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Planning Commission wants overhaul of public private partnership appraisal process

The PPP Appraisal Committee (PPPAC) reviews such projects and has done so for the past eight years.

, ET Bureau|
Last Updated: Oct 24, 2013, 03.00 AM IST
The PPP Appraisal Committee (PPPAC) reviews such projects and has done so for the past eight years.
The PPP Appraisal Committee (PPPAC) reviews such projects and has done so for the past eight years.
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NEW DELHI: The Planning Commission wants the appraisal process for public private partnership (PPP) projects overhauled to make sure that it can stand up to scrutiny and that there’s little room for future conflict as this could have a significant impact on the government.

The PPP Appraisal Committee (PPPAC) reviews such projects and has done so for the past eight years. “A high-level committee under the chairmanship of cabinet secretary may be set up to review the current PPPAC process,” said a senior Plan panel member who didn’t want to be identified. “The review will be based on a note which will list the different issues involved in the process.

The note is currently being prepared by the commission and will be submitted to the Cabinet within six weeks.” The Planning Commission now wants the committee to examine the process so that it’s transparent and due diligence takes place. PPPAC is headed by the economic affairs secretary and comprises officials of the same rank at the planning, expenditure and legal affairs departments, apart from secretaries of concerned ministries.

The present system is based on the inter-ministerial process approved by Cabinet and parallels that of the Public Investment Board for public sector investment. Several PPP projects have foundered over issues such as contingent liabilities, level of investment and concession agreement terms.

GMR and GVK this year exited highway projects collectively worth Rs 10,700 crore with the National Highways Authority of India. More recently, Reliance Infrastructure pulled out of the Rs 5,800-crore Airport Express Line in which it had partnered Delhi Metro Rail Corp.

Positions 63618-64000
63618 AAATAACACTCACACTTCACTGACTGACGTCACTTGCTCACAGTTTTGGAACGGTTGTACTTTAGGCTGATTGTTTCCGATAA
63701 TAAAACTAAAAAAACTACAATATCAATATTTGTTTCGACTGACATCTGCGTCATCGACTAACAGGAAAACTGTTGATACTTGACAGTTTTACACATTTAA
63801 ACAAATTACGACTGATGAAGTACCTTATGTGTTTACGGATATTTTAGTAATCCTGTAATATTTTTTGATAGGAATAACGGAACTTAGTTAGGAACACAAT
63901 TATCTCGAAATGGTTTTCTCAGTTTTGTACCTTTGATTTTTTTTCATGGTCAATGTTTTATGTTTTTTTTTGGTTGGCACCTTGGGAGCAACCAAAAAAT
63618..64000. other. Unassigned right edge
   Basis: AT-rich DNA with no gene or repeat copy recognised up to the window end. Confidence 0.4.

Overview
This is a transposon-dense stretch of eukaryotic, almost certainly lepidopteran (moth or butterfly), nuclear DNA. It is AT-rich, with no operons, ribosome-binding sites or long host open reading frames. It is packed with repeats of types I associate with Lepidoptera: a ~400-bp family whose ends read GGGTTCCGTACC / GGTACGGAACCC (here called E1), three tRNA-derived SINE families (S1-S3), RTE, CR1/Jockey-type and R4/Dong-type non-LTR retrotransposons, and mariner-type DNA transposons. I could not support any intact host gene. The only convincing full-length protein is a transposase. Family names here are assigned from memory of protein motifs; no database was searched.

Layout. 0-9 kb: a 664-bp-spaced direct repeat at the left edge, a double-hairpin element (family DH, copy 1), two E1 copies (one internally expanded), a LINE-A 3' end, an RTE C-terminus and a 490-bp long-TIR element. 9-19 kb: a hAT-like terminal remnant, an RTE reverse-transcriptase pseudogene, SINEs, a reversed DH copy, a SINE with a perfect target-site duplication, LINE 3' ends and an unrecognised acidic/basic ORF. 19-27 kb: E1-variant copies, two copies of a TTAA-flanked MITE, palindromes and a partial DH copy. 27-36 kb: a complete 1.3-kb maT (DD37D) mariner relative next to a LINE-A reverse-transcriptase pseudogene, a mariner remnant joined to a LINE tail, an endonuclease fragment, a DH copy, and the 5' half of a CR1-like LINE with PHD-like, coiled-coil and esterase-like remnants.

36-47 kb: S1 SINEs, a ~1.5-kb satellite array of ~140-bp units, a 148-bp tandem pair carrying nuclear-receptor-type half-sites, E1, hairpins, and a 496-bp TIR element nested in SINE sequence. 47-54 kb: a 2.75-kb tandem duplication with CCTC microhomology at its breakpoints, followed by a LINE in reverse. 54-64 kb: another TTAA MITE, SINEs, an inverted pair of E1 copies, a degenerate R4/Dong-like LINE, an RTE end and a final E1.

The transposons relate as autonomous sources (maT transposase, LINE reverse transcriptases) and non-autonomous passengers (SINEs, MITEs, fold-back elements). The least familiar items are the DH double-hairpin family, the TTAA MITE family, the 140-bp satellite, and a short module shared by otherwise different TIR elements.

“Given the increased level of scrutiny and accountability to which government decision making is subjected, especially decisions involving private parties, it is desirable to ensure that the system is transparent and appraisal notes reflect due diligence,” said the official cited above.

“In view of the involvement of private sector entities in PPP projects, it is necessary to ensure that the practice for processing PPPAC projects is at least as rigorous as PIB, especially with respect to contingent liabilities, the level of investment to be made and the terms of the concession agreements, as each of these have a significant bearing on the government,” the official added.

The Planning Commission’s appraisal unit prepares a detailed note that should form the basis for PPPAC’s approval. But the Plan panel feels that the suggestions of its unit are often overlooked by the committee, which takes a final view in case of inter-ministerial differences in any such project, which is then approved by Cabinet. State government officials directly involved in PPP projects, however, feel that the Planning Commission’s suggestions should not be binding on PPPAC.

“Project proponents should be the major drivers behind any PPP projects and PPPAC should take an independent view as it has been doing. However, the process should be speeded up to ensure that investments keep coming,” a senior Madhya Pradesh government official said.

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